The wetlands in question are a haven for many types of migratory bird, including the project’s flagship species, the Vulnerable Sarus Crane. Habitat degradation had forced India’s only resident crane species to use suboptimal habitat for breeding – bringing them close to rice paddies – but they have now established a breeding population in the project area which is monitored by local communities.
These communities are also receiving support from WTI to help them restore degraded wetland habitat and sustainably manage the land that they own. The wetlands here are used for fishing, farming, and aquaculture. Wild rice and water chestnut are just some of the plants that are cultivated in the region.
Mangroves play an important role in combatting climate change and its attendant adverse effects. They sequester and store more carbon per unit area than terrestrial forests, while also acting as a first line of defence against strong winds and tidal surges.
In 2006, WLT joined WTI to protect 19 acres (7.5 ha) of mangroves in the Kannur District of Kerala, in southern India. Kannur’s mangroves are known to harbour more than 170 bird species, 110 fish species, 13 mammal species – including the Smooth-coated Otter (Vulnerable) – and two species of edible clam that are important for the local economy.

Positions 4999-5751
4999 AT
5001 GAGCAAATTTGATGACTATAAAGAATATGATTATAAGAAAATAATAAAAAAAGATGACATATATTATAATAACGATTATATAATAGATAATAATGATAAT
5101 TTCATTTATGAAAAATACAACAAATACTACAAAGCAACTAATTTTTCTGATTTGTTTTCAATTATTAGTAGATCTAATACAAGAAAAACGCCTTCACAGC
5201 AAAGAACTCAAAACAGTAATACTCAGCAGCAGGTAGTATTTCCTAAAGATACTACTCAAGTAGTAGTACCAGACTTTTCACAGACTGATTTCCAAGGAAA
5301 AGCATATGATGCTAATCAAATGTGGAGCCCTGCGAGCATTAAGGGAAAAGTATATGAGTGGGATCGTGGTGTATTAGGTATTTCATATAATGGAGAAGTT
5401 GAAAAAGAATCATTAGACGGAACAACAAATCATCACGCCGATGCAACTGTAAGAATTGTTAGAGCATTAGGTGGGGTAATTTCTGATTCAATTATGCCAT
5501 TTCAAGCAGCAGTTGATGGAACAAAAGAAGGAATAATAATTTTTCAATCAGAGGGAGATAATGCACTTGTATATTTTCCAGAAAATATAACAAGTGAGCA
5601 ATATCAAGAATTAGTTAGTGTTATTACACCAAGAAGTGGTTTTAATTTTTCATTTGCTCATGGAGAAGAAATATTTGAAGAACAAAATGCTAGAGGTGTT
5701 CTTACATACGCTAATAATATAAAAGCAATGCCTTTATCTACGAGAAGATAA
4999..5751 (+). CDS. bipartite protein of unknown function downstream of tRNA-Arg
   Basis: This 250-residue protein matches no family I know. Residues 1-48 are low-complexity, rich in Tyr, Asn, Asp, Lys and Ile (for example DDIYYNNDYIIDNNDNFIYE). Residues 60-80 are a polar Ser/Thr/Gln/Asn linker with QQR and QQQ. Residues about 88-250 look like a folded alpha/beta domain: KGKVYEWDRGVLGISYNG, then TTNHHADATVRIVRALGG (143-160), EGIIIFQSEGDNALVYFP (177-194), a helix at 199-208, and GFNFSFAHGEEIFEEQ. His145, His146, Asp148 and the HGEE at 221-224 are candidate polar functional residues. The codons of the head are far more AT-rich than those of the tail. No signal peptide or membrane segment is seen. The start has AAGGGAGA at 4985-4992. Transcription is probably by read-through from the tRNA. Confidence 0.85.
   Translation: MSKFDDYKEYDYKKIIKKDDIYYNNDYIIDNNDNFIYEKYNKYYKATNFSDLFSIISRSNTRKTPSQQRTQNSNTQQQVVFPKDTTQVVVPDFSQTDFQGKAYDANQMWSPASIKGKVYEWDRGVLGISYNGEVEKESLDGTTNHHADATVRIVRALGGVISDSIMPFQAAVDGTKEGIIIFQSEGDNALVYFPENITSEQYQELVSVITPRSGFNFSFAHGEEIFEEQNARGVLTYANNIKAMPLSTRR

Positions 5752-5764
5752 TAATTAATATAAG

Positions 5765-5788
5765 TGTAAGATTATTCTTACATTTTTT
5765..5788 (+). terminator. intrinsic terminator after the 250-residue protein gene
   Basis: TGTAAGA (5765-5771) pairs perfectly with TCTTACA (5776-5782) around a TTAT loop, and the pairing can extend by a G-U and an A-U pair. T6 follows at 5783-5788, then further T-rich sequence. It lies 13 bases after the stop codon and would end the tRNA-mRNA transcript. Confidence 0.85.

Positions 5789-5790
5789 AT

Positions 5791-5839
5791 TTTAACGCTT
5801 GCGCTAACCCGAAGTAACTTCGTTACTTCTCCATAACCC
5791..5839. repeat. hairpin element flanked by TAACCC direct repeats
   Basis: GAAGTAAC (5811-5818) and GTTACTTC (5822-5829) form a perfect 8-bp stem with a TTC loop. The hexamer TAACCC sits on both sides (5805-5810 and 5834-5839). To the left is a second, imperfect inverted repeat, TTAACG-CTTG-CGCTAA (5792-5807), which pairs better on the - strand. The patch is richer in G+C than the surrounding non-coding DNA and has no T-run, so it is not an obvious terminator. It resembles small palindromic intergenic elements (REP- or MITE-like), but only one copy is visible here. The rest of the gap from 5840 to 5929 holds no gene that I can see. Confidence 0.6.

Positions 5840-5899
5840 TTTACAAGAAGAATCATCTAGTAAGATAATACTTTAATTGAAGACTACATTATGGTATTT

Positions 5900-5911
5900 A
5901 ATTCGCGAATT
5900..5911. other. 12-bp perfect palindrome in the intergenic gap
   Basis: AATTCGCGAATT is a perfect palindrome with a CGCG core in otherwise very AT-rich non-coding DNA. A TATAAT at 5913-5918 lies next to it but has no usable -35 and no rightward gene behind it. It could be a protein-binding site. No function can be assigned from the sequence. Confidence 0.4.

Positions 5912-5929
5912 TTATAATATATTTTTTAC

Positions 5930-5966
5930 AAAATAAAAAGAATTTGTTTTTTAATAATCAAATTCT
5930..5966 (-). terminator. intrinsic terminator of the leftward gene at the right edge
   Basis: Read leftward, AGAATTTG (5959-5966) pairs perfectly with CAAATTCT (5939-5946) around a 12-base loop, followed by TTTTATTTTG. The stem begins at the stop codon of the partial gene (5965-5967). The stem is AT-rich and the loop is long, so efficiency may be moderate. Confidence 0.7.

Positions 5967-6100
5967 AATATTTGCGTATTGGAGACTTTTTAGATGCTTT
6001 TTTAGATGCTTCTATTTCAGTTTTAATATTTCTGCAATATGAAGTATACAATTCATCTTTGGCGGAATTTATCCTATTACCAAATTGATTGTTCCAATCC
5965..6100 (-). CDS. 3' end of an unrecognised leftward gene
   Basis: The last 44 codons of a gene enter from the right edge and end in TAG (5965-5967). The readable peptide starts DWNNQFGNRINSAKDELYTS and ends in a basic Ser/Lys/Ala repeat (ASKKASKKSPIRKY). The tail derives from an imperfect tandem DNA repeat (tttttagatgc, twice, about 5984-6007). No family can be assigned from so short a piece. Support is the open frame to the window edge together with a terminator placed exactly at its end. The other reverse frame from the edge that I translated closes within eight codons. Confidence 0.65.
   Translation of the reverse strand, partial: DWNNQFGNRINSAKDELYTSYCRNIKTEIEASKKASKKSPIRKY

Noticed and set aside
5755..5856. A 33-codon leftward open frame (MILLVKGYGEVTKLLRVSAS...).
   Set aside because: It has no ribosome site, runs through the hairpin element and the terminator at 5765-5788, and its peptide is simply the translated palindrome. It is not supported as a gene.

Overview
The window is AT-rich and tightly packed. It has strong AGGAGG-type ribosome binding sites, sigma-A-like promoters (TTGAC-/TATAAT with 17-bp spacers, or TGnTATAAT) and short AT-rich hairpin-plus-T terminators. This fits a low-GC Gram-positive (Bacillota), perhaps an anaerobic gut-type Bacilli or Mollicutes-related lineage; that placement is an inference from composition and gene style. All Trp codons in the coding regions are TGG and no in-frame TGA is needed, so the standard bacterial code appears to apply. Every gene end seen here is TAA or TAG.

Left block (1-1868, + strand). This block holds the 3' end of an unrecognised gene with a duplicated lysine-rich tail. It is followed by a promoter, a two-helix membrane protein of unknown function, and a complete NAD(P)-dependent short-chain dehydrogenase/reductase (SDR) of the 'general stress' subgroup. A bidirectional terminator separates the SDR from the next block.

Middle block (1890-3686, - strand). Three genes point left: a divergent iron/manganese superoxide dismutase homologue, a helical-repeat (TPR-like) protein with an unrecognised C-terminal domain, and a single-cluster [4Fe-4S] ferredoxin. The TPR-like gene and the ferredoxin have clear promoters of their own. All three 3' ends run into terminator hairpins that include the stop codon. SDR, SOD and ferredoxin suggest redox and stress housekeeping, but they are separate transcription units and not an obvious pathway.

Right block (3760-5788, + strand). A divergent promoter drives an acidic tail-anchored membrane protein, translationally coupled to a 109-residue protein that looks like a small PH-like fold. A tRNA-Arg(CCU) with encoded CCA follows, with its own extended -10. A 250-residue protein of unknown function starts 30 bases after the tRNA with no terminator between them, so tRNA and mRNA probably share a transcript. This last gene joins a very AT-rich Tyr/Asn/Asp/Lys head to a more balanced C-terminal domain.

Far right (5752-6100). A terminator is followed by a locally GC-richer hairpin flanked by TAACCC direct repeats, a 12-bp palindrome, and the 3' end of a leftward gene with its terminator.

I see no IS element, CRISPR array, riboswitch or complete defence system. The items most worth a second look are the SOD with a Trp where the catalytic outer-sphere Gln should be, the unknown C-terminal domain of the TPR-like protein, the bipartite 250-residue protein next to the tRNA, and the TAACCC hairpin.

WTI have since established a Mangrove Interpretation Centre used for research, education, and the promotion of mangrove restoration. Community-based initiatives raise awareness about the threats facing mangroves, and a mangrove nursery has also been set up.
Tirunelli-Kudrakote Elephant Corridor
This project was completed in 2012 following the phased, voluntary relocation of four villages. Located at the junction of three states in southern India – Karnataka, Kerala, and Tamil Nadu – Tirunelli-Kudrakote is now registered as a Reserve Forest, a status which confers much-needed legal protection to the land.
Covering around 2,200 acres (890 ha), the corridor connects the Reserve Forests of Tirunelli and Kudrakote, providing wider connectivity between Brahmagiri Wildlife Sanctuary and Wayanad Wildlife Sanctuary. By linking at least 5,000 elephants, this project has prevented one of Asia’s largest elephant populations from splitting apart.
WTI have continued to monitor the impact of this project on both people and wildlife. The corridor sees consistent and regular movement of elephants and other wildlife, including Gaur and Bengal Tiger. Meanwhile, the relocated communities have seen reductions in human-wildlife conflict and improved access to healthcare, education, electricity, communications, and sustainable livelihoods.
Other Projects and Activities
WTI focus on nine key areas in their work: